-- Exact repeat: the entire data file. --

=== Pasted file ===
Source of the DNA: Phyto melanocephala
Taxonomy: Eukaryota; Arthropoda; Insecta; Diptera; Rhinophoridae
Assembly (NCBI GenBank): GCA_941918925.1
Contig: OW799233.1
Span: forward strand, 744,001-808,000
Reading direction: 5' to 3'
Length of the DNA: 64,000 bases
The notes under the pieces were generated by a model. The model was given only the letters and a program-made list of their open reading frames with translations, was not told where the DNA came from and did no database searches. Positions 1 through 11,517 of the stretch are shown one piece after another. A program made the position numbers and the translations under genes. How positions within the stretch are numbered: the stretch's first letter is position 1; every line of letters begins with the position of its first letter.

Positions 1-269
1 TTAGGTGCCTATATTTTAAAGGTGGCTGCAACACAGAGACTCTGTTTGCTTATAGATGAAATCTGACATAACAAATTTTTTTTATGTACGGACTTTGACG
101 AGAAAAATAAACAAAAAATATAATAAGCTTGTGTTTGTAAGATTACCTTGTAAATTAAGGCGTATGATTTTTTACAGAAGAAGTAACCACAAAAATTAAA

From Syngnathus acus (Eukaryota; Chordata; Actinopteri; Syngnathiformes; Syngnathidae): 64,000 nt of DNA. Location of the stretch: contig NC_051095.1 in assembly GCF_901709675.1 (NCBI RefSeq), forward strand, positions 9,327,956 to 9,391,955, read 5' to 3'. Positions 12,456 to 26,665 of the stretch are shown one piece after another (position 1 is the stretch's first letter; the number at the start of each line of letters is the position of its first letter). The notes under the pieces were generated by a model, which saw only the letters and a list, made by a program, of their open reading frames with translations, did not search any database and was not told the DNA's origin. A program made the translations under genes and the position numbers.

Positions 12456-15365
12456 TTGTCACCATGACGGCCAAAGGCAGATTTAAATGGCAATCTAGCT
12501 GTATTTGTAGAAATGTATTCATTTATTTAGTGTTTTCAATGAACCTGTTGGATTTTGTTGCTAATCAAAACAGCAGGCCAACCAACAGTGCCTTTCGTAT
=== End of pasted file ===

Source of the DNA: Phyto melanocephala
Taxonomy: Eukaryota; Arthropoda; Insecta; Diptera; Rhinophoridae
Assembly (NCBI GenBank): GCA_941918925.1
Contig: OW799233.1
Span: forward strand, 744,001-808,000
Reading direction: 5' to 3'
Length of the DNA: 64,000 bases
The notes under the pieces were generated by a model. The model was given only the letters and a program-made list of their open reading frames with translations, was not told where the DNA came from and did no database searches. Positions 1 through 11,517 of the stretch are shown one piece after another. A program made the position numbers and the translations under genes. How positions within the stretch are numbered: the stretch's first letter is position 1; every line of letters begins with the position of its first letter.

Positions 1-269
1 TTAGGTGCCTATATTTTAAAGGTGGCTGCAACACAGAGACTCTGTTTGCTTATAGATGAAATCTGACATAACAAATTTTTTTTATGTACGGACTTTGACG
101 AGAAAAATAAACAAAAAATATAATAAGCTTGTGTTTGTAAGATTACCTTGTAAATTAAGGCGTATGATTTTTTACAGAAGAAGTAACCACAAAAATTAAA

From Syngnathus acus (Eukaryota; Chordata; Actinopteri; Syngnathiformes; Syngnathidae): 64,000 nt of DNA. Location of the stretch: contig NC_051095.1 in assembly GCF_901709675.1 (NCBI RefSeq), forward strand, positions 9,327,956 to 9,391,955, read 5' to 3'. Positions 12,456 to 26,665 of the stretch are shown one piece after another (position 1 is the stretch's first letter; the number at the start of each line of letters is the position of its first letter). The notes under the pieces were generated by a model, which saw only the letters and a list, made by a program, of their open reading frames with translations, did not search any database and was not told the DNA's origin. A program made the translations under genes and the position numbers.

Positions 12456-15365
12456 TTGTCACCATGACGGCCAAAGGCAGATTTAAATGGCAATCTAGCT
12501 GTATTTGTAGAAATGTATTCATTTATTTAGTGTTTTCAATGAACCTGTTGGATTTTGTTGCTAATCAAAACAGCAGGCCAACCAACAGTGCCTTTCGTAT